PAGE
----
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Snapchat may be monopolizing all the headlines these days, but marketing on Instagram continues to be one of the best ways for brands to reach millions of engaged users (over 300 million daily active users and over 500 million monthly active users) through branded content and creative influencer marketing campaigns. With 2016 now on the wane, we’ve collected the 10 top Instagram trends that marketers should know before heading into the fast-approaching Holiday season.
In March 2016, Instagram announced a new, revamped photo stream that would no longer display content in chronological order. Instead, the order of Instagram posts in one’s feed would be dictated by algorithms that track Instagrammers’ behavior and prioritize posts based on how users interact with other users and posts (Digiday).
For advertisers, this change signifies the importance of quality over quantity when it comes to content creation. Additionally, creating sponsored content with social media influencers is now crucial, as content created by high-reach Instagrammers is more likely to be prioritized (and thus seen) by Instagram users.
Related Post: What Instagram’s New Algorithm Means For Your Feed
With the video engagement rates escalating, Instagram recently extended its video length limit from 15 to 60 seconds and added view counts beneath each video. The change helps better accommodate ads on Instagram as brands now have a variety of strategic opportunities without such a short time limit for video content (Adweek). To see the best branded Instagram videos for 2016. Visit our post here to see the best branded Instagram videos for 2016 from GoPro, Ben & Jerry’s, and many more.
With the launch of Instagram Business Tools in 2016, the photo-sharing app continues to expand its advertising capabilities and marketing options for businesses. Brands can now create business-dedicated profiles (similar to Facebook “Pages”) that include features such as follower insight statistics and the ability to promote posts (Instagram).
In 2016, Instagram announced it would soon be accommodating video on its Carousel advertising feature (which allows multiple pieces of content to be viewed in a single post). The new innovation gives brands more flexibility for advertisements, as they can now integrate both videos and photos into a single branded post (AdAge).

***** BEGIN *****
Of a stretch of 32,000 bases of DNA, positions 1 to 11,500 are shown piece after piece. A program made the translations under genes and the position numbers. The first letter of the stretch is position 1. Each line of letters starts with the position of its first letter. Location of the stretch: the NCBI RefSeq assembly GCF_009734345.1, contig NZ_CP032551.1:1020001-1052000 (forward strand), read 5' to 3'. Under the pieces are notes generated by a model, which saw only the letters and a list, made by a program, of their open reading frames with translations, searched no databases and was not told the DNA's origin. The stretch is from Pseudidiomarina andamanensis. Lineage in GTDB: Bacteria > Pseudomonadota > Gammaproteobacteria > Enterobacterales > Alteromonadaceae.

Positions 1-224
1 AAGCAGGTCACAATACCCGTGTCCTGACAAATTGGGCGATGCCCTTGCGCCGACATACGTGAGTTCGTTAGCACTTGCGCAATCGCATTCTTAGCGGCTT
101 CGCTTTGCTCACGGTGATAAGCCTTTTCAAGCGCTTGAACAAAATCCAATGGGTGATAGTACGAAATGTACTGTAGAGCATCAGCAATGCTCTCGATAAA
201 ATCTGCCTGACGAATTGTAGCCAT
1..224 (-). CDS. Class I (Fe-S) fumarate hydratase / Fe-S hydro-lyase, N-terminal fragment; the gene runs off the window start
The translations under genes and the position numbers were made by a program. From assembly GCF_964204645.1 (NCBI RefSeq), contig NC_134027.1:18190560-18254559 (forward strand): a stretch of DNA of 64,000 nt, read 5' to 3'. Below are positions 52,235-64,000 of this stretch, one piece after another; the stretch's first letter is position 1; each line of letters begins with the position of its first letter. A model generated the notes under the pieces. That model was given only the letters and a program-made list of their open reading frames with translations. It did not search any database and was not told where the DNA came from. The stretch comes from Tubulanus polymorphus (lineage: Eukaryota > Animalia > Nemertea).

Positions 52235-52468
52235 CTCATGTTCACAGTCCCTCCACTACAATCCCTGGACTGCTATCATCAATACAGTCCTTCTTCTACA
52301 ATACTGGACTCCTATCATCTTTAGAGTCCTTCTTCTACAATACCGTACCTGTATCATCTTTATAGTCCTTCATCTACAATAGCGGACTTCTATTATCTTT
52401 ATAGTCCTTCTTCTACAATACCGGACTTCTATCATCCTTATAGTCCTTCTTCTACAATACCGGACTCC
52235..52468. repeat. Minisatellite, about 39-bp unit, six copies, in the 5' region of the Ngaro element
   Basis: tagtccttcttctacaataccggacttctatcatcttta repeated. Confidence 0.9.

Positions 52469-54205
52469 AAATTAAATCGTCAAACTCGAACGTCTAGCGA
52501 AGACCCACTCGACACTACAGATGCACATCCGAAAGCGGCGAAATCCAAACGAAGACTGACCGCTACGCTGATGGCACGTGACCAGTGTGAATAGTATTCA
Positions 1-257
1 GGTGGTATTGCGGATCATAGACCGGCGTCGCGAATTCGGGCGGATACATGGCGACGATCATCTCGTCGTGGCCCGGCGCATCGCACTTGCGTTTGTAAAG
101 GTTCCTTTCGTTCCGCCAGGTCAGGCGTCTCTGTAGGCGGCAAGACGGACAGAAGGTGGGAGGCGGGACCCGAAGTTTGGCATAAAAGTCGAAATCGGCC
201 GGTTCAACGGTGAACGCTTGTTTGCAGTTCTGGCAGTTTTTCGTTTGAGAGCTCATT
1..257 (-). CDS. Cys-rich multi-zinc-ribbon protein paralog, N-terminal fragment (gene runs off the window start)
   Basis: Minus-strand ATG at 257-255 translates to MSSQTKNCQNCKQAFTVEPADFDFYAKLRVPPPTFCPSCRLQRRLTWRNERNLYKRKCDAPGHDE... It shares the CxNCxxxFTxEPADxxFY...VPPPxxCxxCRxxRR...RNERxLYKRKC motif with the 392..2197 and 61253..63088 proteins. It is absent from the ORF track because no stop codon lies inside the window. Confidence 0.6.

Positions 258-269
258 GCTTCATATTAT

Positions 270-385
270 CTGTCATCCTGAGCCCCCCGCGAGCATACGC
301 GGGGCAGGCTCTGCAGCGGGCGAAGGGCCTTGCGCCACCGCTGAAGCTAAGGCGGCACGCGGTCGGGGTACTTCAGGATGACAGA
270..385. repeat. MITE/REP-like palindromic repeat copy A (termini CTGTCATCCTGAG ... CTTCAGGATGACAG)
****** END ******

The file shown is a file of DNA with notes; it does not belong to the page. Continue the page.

Dynamic Ads, a Facebook staple, was added to Instagram this year to let advertisers market products to social media users based on each Instagrammer’s internet behavior. This marketing innovation promises to be a boon to both brands and consumers since Instagram users will only see advertisements that are relevant to their interests (Facebook).
In February 2016, 89.4 million Americans (34% of all mobile phone users) logged onto their Instagram account at least once. By 2017, analysts predict that over 50% of social network users will use Instagram, a trend which reinforces Instagram’s prevalence in social culture and the large audiences available to brands who develop and execute strategic Instagram marketing campaigns (eMarketer).
After analyzing nearly 900 companies, L2 found that the majority of brands in every marketing industry sector have adopted Instagram. 100% of auto brands use Instagram, for example, while fashion, beauty, and travel brands saw a 98%, 96%, and 95% adoption rate, respectively (eMarketer). Another study found that half of Fortune 500 brands are now on Instagram, up from just 24.6% in 2013 (Marketing Profs).
With consumer trust in paid advertising diminishing, micro-influencers (social media stars with less than 100K followers/subscribers) are emerging as ideal candidates for influencer-driven initiatives. With 82% of people likely to follow the recommendations of a micro-influencers, these digital personalities are becoming the most trustworthy source of information and advice for consumers and a valuable aspect of brands’ influencer marketing strategies (Marketing Dive).
As influencer marketing continues to be the best advertising strategy for reaching Millennials, the Federal Trade Commission (FTC) is cracking down on unethical influencer marketing strategies. The notice fashion retailer Lord & Taylor received in 2015 for failing to disclose its sponsored Instagram campaign reflects an increase in FTC scrutiny when it comes to digital, influencer-created content; for brands, knowing how to create a brand-sponsored post can be the difference between a successful campaign and a hefty penalty.
Related Post: What Brands Need To Know About FTC Guidelines